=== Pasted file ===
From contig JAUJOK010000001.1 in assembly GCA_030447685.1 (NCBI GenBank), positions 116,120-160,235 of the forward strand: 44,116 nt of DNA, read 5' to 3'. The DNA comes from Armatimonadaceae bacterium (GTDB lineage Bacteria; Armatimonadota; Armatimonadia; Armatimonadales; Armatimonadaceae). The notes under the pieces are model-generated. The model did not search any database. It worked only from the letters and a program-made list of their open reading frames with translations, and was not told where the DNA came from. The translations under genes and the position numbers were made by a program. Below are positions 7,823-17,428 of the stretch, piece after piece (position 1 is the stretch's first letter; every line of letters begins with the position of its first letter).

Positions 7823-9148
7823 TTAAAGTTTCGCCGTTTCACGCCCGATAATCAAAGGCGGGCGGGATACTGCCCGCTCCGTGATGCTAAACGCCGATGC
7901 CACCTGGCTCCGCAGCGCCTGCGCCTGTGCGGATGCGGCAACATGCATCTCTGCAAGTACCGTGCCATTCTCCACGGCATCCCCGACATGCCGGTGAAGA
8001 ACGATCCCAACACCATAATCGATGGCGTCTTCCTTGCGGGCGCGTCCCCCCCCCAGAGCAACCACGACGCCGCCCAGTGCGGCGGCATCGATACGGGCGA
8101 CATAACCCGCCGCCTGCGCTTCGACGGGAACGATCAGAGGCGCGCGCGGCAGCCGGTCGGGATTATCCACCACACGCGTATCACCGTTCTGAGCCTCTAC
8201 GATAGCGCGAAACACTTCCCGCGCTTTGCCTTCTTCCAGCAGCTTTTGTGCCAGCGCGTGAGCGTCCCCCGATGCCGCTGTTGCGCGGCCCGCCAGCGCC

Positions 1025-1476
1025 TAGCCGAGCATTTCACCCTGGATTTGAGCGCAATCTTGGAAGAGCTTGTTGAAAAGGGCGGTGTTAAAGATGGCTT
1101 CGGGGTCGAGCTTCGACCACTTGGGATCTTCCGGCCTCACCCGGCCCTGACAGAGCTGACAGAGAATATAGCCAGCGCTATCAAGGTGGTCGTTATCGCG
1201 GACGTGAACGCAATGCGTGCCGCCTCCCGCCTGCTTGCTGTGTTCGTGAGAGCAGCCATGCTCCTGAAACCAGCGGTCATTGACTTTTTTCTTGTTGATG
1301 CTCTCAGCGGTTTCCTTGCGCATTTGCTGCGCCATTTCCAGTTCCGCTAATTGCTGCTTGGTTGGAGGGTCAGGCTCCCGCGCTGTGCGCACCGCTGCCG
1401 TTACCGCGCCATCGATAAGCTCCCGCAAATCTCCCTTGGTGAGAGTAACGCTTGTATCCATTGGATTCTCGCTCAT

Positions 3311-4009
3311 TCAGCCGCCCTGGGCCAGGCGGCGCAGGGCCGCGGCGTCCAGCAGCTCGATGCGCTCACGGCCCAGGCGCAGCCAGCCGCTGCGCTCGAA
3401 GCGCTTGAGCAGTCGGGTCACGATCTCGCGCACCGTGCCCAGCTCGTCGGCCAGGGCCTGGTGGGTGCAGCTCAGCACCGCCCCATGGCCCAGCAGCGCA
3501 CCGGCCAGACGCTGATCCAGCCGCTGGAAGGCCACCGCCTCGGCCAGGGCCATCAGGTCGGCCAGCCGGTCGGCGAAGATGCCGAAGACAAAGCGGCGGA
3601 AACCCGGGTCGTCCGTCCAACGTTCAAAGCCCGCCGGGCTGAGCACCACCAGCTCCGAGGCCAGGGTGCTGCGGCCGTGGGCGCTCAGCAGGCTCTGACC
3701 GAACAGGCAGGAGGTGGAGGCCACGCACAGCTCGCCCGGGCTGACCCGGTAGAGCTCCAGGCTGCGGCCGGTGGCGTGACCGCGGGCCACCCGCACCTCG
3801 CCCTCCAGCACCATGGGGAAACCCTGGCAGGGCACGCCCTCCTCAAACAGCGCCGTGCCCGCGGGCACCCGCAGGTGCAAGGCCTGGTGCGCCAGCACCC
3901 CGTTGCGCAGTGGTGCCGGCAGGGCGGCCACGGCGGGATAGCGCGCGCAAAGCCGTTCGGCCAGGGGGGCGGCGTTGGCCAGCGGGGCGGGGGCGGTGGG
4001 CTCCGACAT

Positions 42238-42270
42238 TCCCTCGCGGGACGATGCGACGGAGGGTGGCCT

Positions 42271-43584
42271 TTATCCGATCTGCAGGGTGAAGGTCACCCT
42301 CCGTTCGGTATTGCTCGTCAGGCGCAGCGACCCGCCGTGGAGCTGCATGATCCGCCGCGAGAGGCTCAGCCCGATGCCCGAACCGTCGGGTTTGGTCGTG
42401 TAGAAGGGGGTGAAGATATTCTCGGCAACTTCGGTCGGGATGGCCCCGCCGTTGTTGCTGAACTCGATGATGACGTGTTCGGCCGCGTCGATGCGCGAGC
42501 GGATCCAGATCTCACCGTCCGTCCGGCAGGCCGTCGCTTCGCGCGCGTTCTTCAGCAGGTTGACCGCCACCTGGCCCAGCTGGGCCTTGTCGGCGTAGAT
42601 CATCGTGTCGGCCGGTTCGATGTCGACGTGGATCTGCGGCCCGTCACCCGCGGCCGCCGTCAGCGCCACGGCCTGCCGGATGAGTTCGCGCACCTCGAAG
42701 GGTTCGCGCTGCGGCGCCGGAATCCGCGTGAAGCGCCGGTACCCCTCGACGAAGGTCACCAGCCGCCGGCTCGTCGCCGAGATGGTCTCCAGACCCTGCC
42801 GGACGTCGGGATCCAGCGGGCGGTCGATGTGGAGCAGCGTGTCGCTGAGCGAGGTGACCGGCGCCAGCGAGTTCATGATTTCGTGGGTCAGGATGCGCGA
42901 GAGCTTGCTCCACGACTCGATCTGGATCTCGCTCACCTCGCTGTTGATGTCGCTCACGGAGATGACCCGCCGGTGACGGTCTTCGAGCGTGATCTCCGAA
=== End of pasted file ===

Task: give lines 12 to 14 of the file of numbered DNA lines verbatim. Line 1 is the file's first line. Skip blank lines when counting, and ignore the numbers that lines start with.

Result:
1301 CTCTCAGCGGTTTCCTTGCGCATTTGCTGCGCCATTTCCAGTTCCGCTAATTGCTGCTTGGTTGGAGGGTCAGGCTCCCGCGCTGTGCGCACCGCTGCCG
1401 TTACCGCGCCATCGATAAGCTCCCGCAAATCTCCCTTGGTGAGAGTAACGCTTGTATCCATTGGATTCTCGCTCAT

Positions 3311-4009